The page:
URGENT: You Can Help Hurricane Florence Victims, Here's How...
Get homeschooling advice and support on Crosswalk.com.. Christian homeschooling resources and tools for your homeschool education, school needs and student resource center. Find resources to help you homeschool your children according to the Bible and Jesus. On Crosswalk you will also find great resources on parenting and Christian college. Christian Homeschool Resources & Homeschooling Advice

The Learning Tree Part II

  • David and Laurie Callihan Authors
  • 2003 5 Dec
The Learning Tree Part II

Psalm One Learning – Part 3

In our last article, we began to develop the "learning tree" concept. We shared that our children need to be grounded in the Word of God as they begin to develop firm and deep roots as they learn. This "root" development or elementary learning stage might also be called the knowledge level.

Academically students are learning to comprehend facts, figures, and data. It is vain at this stage of the child's development to attempt to teach the child to think abstractly – elementary age students think concretely, so maximize this time to teach skills and basic knowledge. This is the time for arithmetic, not algebra; the time for history, not philosophy. Give children a thorough grounding in the facts of science, history, arithmetic, music, art, language, and Scripture. It will be time well spent.

Spiritually, students are learning facts about God, the Bible, and creation. There is not a lot of questioning about the logic behind the truths; children simply suck up knowledge about God from the world around them and from their family interactions. This is the time when children naturally accept what parents teach as being the truth. During this time children should be saturated with truths of Scripture, stories of great bible heroes, missionary stories, Christian heroes of American history, etc. Children will believe what they are told, so be sure not to confuse them by exposing them to false ideas (such as evolution, or false religions).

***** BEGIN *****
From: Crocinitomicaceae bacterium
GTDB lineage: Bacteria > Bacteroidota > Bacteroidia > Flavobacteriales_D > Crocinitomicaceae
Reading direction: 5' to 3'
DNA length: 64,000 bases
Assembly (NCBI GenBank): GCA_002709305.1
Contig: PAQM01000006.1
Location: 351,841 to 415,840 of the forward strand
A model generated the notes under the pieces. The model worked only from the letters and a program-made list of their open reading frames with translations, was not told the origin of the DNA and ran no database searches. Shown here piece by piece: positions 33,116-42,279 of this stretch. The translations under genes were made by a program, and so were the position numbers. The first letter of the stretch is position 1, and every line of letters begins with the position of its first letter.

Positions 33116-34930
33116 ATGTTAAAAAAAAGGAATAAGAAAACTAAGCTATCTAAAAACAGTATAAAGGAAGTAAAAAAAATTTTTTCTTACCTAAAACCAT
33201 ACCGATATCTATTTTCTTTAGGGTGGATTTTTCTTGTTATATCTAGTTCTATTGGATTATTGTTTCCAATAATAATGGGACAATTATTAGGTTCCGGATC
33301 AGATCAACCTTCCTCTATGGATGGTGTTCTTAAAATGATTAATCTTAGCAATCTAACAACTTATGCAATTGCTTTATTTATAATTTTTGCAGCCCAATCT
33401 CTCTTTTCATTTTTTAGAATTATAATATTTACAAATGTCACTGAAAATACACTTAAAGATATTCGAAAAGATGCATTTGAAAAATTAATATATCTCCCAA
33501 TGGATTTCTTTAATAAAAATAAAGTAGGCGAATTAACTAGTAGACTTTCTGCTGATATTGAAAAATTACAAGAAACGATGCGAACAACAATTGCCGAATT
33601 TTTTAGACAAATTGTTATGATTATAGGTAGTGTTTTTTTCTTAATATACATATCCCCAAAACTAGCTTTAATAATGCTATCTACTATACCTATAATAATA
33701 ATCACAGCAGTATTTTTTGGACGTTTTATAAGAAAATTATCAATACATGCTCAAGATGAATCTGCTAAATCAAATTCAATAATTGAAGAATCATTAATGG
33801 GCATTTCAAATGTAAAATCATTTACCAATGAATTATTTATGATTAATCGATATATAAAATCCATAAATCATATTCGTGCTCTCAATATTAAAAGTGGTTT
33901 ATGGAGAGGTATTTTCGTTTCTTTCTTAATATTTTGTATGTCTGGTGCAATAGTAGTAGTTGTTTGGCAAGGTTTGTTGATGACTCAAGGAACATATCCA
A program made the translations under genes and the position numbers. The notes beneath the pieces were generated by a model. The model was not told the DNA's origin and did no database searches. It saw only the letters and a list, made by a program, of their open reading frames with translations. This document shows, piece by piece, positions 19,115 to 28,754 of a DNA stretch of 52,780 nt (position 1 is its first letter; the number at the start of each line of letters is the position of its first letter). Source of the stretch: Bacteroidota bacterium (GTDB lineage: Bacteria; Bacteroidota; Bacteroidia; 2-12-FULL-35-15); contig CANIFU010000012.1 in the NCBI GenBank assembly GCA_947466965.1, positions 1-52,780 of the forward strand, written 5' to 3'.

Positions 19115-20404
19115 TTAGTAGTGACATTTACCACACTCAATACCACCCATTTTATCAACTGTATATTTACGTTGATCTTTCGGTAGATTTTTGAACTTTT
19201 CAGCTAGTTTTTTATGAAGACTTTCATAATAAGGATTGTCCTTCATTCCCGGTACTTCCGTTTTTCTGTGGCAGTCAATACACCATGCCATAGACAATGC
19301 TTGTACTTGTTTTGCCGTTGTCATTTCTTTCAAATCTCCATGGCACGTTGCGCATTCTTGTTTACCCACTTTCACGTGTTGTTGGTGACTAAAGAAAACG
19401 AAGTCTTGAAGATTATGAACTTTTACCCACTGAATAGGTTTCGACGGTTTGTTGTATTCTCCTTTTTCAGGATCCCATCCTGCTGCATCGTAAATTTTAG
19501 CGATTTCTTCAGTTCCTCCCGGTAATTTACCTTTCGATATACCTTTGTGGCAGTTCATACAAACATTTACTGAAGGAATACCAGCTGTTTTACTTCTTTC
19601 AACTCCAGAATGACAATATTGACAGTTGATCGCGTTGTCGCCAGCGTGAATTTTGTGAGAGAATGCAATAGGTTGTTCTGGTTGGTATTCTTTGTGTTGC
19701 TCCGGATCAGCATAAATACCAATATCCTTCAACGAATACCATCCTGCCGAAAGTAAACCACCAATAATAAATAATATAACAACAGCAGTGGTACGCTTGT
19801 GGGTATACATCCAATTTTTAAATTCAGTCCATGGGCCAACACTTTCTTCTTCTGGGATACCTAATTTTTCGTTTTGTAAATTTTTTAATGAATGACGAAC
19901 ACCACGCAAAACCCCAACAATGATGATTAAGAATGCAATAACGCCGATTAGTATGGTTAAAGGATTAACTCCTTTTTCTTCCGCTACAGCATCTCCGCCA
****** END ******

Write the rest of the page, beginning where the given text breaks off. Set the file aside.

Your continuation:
It is worthwhile to note that the roots are grown completely underground, protected from the harshness of the world. This is the time when sheltering your children is the right thing to do. It is a wise idea, not allowing them to be exposed to confusing messages about God, life, and family. Since children at this stage have not yet developed critical thinking skills, if they encounter contradictory information on any topic, they are likely to be quite frustrated and confused.  This is the time to be bold in your explanation and defense of truth. Make no apologies for your beliefs, and work hard to live consistently with your faith so that your elementary onlookers will learn confidence in you and in the truths of God's Word. Minimizing TV time is certainly wise during these years. Their inability to discern the vast errors coming through the media is certainly something to be consciously guarding against.

You will know when it is time for your student to move on to the next level of learning—when he or she has mastered the 4 r's. How will you know? That's not a simple, straightforward answer. You, as the parents or teacher, determine whether you believe your child, your student, has succeeded in gaining the basics of elementary knowledge. If the skills aren't mastered, you work with the student until they are. Mastery of skills can be determined fairly objectively—if the child can read, do basic math, etc.—you know it.

Be careful, though, not to confuse this process with mastery of information—a task we believe to be impossible to achieve. (Yet many people erroneously think it is the end goal.) After all, one can study nearly any subject for many years and still not have internalized all the information within it. In the spiral system, we attempt to test for whether information is mastered—for instance, the student is graded for knowing or not knowing the answers for the history test. However, if students were given the same history test a month later without warning would they still know the same information? That is doubtful. Thus, mastery of information is an illusive challenge—and it is actually quite unnecessary if one has mastered the four root skills.

Next time, we will move on to teaching our children to understand and discern in a process that we analogize as the trunk of the Learning Tree.

This topic and much more is covered in David and Laurie Callihan's recently completed, brand new, downloadable Parent's Guide to the Christian Homeschool Daily Planner (with their Grand Plan built right in) and also in The Guidance Manual for the Christian Homeschool: A Parent's Guide for Preparing Homeschool Students for College or Career.  Learn more at http://www.davidandlaurie.com. They are regular columnists on Crosswalk's High School and general Homeschool pages.

Follow Crosswalk.com